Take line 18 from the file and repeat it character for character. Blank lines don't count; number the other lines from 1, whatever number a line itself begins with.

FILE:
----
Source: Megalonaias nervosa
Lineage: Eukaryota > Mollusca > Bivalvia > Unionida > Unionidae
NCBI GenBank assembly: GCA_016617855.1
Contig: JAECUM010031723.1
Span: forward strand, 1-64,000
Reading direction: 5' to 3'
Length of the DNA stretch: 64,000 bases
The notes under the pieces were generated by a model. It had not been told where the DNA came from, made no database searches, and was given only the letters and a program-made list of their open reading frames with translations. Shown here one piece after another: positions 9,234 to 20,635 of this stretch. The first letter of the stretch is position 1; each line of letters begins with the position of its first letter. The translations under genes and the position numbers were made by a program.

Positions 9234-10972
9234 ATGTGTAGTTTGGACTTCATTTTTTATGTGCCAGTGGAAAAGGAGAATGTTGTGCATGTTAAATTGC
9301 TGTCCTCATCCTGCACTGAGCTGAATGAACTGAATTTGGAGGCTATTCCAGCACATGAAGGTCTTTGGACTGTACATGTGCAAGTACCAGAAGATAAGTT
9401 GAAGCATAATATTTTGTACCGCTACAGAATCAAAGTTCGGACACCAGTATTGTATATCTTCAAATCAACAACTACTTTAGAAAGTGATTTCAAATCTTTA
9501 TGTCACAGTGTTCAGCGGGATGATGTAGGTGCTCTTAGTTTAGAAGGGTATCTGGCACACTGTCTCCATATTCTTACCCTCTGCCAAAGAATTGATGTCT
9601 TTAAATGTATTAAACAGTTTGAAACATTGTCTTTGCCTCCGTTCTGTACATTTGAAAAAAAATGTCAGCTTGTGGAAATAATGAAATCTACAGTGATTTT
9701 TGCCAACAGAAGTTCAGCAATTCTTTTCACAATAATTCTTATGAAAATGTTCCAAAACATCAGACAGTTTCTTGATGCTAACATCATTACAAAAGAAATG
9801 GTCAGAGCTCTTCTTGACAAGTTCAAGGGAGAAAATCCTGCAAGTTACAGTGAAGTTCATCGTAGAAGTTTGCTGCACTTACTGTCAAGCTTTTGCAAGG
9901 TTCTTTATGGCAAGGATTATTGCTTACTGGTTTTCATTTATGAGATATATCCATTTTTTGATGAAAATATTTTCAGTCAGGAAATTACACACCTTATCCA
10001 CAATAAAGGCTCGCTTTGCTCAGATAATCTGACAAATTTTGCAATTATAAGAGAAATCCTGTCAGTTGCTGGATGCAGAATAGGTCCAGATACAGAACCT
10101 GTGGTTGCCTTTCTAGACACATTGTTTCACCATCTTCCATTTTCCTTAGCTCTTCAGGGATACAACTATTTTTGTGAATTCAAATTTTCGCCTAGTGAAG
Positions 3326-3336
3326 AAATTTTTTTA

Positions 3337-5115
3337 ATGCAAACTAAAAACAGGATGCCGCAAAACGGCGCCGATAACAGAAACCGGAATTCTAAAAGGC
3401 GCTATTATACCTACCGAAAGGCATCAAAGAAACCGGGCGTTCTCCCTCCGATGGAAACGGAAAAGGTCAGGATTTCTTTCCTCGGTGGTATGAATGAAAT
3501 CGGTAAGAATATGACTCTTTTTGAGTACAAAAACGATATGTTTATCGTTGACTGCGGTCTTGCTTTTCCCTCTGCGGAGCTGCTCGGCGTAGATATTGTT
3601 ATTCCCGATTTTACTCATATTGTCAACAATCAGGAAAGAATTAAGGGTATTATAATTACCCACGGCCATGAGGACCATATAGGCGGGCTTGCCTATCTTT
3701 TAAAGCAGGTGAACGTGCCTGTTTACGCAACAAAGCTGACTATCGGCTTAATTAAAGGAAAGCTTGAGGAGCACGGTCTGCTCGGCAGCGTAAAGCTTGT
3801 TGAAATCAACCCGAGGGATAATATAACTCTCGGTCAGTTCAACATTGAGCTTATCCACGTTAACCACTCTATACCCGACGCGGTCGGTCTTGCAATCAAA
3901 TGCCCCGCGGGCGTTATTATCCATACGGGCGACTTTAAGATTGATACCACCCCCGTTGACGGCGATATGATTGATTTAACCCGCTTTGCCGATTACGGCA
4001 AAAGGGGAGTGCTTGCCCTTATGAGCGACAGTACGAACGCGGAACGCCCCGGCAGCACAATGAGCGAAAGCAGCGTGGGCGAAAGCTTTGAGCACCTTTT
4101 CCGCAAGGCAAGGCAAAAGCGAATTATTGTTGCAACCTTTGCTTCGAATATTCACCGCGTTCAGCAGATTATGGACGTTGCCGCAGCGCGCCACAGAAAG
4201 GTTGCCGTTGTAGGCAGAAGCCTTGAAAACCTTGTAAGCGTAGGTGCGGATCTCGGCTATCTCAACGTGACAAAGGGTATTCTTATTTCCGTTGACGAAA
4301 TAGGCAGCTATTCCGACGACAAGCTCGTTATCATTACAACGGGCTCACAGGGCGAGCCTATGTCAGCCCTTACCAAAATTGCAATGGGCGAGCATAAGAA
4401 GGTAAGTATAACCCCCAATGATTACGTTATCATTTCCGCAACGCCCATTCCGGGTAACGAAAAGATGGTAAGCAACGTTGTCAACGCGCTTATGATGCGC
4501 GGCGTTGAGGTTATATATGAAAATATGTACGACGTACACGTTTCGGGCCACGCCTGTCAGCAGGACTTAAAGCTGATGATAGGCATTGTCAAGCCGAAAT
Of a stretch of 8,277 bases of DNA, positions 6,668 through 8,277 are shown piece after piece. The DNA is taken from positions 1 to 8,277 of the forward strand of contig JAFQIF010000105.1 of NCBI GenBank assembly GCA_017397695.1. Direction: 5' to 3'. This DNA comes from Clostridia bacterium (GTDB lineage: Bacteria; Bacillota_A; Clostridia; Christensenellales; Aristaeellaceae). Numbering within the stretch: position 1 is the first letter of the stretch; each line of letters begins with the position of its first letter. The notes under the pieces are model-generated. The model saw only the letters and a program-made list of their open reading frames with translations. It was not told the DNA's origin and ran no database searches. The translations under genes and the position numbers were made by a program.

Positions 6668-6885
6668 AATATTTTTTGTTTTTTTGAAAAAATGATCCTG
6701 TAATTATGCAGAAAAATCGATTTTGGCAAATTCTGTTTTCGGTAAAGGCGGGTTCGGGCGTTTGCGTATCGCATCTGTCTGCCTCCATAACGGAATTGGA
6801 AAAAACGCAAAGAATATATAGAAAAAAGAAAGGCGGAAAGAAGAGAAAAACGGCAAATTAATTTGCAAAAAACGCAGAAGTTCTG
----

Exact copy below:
10001 CAATAAAGGCTCGCTTTGCTCAGATAATCTGACAAATTTTGCAATTATAAGAGAAATCCTGTCAGTTGCTGGATGCAGAATAGGTCCAGATACAGAACCT